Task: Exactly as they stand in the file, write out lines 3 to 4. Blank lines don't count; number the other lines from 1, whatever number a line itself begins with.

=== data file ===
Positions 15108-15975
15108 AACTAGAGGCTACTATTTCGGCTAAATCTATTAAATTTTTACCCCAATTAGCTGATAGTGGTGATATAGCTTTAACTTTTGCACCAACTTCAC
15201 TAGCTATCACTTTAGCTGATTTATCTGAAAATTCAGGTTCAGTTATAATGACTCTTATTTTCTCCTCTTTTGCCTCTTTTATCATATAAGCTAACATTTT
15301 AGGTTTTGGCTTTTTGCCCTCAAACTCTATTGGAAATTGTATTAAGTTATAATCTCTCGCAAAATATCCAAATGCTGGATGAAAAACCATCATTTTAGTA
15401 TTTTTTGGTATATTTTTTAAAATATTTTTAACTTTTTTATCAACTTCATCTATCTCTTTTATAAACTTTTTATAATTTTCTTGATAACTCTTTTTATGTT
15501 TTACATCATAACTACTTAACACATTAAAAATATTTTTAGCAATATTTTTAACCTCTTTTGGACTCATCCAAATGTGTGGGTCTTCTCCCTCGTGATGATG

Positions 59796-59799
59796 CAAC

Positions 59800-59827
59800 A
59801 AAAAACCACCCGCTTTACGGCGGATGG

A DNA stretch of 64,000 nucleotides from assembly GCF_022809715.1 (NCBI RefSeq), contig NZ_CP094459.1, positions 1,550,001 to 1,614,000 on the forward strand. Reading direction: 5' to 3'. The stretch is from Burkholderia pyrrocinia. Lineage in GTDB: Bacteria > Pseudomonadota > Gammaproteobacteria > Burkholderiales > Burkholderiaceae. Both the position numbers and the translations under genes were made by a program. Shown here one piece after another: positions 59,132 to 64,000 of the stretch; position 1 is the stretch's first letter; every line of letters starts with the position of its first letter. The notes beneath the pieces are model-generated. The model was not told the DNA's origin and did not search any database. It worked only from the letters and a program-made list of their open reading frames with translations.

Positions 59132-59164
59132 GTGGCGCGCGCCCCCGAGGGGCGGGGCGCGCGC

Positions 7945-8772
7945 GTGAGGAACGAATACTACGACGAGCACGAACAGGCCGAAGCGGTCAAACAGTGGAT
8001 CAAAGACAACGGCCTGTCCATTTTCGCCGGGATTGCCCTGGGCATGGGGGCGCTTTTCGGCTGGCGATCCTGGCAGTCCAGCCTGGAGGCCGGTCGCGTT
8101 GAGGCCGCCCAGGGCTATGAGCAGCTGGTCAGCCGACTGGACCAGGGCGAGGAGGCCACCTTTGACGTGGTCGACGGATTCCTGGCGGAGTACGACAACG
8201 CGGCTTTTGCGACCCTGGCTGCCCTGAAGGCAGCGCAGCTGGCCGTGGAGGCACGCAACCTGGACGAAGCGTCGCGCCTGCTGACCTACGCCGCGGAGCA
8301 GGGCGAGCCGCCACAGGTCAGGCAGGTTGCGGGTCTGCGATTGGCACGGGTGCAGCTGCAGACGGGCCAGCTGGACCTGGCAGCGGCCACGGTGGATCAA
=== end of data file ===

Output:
15201 TAGCTATCACTTTAGCTGATTTATCTGAAAATTCAGGTTCAGTTATAATGACTCTTATTTTCTCCTCTTTTGCCTCTTTTATCATATAAGCTAACATTTT
15301 AGGTTTTGGCTTTTTGCCCTCAAACTCTATTGGAAATTGTATTAAGTTATAATCTCTCGCAAAATATCCAAATGCTGGATGAAAAACCATCATTTTAGTA